For its size, Ecuador packs a big punch.

The capital city, Quito, is home to one of the best preserved historic centres in Latin America. Wander through the UNESCO World Heritage site revelling at the architectural variance of several famous churches, or simply stare at the horizon and consider the mighty looming Pichincha, a still-active volcano.

The Central Andes mountain range runs through the heart of Ecuador, creating a landscape of volcanoes and snow-capped mountains, which may be hard to believe given the country’s position on the equator. The belt of elevation provides travellers plenty of notable hiking routes, and greatly moderates the South American country’s climate. Just miles away is the deep basin of the Amazon Rainforest.

Or perhaps you’re dreaming of Charles Darwin and plan to travel far off the coast of Ecuador to the Galapagos Islands to see where the famous biologist first conceived of his theory of evolution.

Whatever suits your fancy, Ecuador is not to be skipped during South American journeys.

What Vaccines Do I Need For Ecuador?

The Public Health Agency of Canada (PHAC) recommends travellers meet with a travel medicine specialist at least six weeks pre-departure to discuss the following vaccinations and health considerations:

      • Yellow Fever– Mosquitoes infected with the yellow fever virus are found in Ecuador, and a proof of vaccination certificate is required if you’re travelling from regions where the virus occurs. Even if you’re coming directly from Canada, vaccination may be recommended based on your itinerary.
      • Hepatitis A– Travellers have reported contracting this liver disease while in Ecuador. It is caused by consuming contaminated food and water, but can almost always be prevented through vaccination.
      • Hepatitis B– Travellers may be at risk of contracting this disease if they’re having unprotected sex or coming into contact with unclean piercing tools and tattoo needles.
      • Typhoid Fever– Vaccination against this intestinal infection may be recommended, especially for children, those staying in rural regions, or travellers spending an extended period of time in the country.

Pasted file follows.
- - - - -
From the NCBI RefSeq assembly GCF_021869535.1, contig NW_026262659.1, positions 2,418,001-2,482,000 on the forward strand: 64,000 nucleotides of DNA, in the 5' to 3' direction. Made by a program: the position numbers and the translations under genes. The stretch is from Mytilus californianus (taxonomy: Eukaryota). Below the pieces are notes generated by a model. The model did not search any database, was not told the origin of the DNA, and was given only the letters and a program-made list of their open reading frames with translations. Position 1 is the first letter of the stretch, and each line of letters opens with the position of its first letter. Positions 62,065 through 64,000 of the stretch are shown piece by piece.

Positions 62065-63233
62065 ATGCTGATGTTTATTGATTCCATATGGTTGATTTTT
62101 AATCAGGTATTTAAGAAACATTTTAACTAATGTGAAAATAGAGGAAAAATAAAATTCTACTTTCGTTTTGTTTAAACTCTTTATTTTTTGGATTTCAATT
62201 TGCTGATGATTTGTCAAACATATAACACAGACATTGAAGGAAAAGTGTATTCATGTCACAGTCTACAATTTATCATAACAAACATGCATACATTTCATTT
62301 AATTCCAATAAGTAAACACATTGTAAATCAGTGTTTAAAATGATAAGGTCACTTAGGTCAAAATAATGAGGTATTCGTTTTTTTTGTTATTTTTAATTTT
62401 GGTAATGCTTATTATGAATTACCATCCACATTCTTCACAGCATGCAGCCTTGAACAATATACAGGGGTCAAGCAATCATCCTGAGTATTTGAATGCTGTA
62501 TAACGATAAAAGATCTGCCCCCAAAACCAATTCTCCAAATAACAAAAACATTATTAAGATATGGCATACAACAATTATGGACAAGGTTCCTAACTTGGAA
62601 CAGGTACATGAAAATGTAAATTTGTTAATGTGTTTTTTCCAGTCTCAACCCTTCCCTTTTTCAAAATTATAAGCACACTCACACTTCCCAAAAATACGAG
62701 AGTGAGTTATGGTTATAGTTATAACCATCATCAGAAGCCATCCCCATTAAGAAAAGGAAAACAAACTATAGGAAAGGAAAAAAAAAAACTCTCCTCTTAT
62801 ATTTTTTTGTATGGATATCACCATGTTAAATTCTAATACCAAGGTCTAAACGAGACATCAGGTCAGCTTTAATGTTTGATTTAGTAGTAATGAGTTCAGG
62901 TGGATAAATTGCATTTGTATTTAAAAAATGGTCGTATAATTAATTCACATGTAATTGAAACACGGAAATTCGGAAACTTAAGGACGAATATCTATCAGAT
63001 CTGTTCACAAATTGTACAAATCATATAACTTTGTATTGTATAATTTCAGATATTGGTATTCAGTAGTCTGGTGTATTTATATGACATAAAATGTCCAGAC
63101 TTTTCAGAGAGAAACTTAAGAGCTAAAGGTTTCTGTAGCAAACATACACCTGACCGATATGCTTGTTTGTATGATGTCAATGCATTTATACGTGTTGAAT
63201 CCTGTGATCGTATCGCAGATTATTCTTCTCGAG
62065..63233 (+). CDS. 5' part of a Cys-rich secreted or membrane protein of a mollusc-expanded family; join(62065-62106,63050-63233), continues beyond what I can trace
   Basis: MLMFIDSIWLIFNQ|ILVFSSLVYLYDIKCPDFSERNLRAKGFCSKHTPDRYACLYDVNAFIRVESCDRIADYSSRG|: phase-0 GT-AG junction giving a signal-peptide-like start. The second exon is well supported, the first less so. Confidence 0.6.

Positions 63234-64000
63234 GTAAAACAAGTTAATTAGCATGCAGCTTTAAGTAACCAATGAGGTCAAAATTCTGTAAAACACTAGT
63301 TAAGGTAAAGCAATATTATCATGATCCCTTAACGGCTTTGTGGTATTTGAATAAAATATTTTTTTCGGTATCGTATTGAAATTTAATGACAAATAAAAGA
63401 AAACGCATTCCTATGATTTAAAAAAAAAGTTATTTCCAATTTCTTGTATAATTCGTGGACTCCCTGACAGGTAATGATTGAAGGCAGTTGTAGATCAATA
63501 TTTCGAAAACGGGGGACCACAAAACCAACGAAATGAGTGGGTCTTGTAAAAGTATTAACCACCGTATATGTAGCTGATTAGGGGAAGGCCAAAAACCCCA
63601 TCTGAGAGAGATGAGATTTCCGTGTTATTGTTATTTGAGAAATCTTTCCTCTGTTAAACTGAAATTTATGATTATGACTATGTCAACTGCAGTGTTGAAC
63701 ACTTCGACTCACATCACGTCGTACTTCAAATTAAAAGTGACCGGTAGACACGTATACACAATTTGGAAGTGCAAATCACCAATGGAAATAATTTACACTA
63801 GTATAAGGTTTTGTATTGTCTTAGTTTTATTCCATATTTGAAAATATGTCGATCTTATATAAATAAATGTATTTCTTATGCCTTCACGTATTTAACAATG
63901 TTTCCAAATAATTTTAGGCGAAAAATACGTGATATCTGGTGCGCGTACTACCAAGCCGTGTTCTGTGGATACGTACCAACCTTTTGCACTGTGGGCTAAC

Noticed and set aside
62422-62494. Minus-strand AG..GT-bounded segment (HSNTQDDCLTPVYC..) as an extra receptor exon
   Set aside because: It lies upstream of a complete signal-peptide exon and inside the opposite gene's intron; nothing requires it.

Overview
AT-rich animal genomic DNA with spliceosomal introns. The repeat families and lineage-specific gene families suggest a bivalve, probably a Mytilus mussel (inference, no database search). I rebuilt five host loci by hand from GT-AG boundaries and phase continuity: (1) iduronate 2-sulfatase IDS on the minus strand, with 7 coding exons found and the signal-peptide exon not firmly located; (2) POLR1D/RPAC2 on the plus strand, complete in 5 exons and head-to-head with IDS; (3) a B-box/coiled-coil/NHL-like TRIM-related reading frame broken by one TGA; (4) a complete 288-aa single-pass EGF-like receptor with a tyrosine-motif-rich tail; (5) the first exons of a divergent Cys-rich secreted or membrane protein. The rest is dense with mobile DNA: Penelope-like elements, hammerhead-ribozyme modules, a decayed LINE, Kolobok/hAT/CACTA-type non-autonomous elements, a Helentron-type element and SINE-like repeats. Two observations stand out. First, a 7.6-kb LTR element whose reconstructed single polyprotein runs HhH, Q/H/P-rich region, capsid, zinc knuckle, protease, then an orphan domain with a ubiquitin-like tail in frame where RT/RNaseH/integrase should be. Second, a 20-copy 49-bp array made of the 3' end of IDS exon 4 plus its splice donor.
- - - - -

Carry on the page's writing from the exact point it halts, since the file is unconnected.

• Measles: The last case of measles in Ecuador was in 1996, but it is still recommended that travellers consider this routine vaccination.
For more details on any of the above vaccinations, visit our detailed vaccination pages or make an appointment with your local International Health Passport Specialist.
 
What Mosquito-Borne Disease Are In Ecuador?

Insects in Ecuador can carry a variety of diseases you should be aware of, including Dengue fever, Chagas disease, West Nile virus, and others. Protect yourself against insect bites by packing long, loose fitting clothing, avoid wearing sandals in wet and rainforested areas, and by using bug spray with a high DEET content. There is also a malaria risk in all regions 1,500 metres or lower, with the exception of Quito, Guayaquil, and the Galapagos Islands. Talk to a travel medicine specialist at least six weeks prior to travelling to see if an antimalarial medication is recommended. In 2015 the PHA issued a warning to all travellers about the Zika virus, a tropical malady spread through infected mosquitoes.

While mosquito-borne diseases can be scary, they are avoidable through vaccination, repellents and other prevention methods. Schedule an appointment with your International Health Passport specialist by calling +39 392 0056499 or booking online and our nurses will help guide you through what you can do to stay healthy.

What Is the Climate Like in Ecuador?

Travellers to Ecuador can experience dramatic climatic changes and weather conditions depending on their itinerary. Here’s what to expect in a few key destinations:

Quito: The capital city has a unique climate due to its proximity to the equator and its relatively high elevation. Temperatures are cool and comfortable, with the average daily temperature clocking in at 14° Celsius. Nighttime lows dip into the single digits. October through May is rainy, with the remaining four months being the dry season.

Guayaquil: Ecuador’s most populous city experiences two distinct climatic periods. January to April is hot with large amounts of rainfall, especially during El Niño years like 2016. There is substantially less rainfall during the other months. The average temperature throughout the year rests in the early 20’s and humidity levels are moderate regardless of the month.

Andes Mountains region: This is a difficult region to predict, as weather conditions fluctuate based on your elevation and location along the mountain chain. In Ecuador the snowline starts at around 4,500 metres, despite the proximity to the equator. Cotopaxi, one of the highest peaks in Ecuador, is snow-packed year round, though there are tropical rainforest conditions found mere kilometres away. You should always check the conditions before heading out, and know the altitude you’ll be reaching.

Galapagos Islands: January to May is the most pleasant time to visit the Galapagos. Precipitation and temperatures vary based on altitude, but the average temperature is 25° Celsius.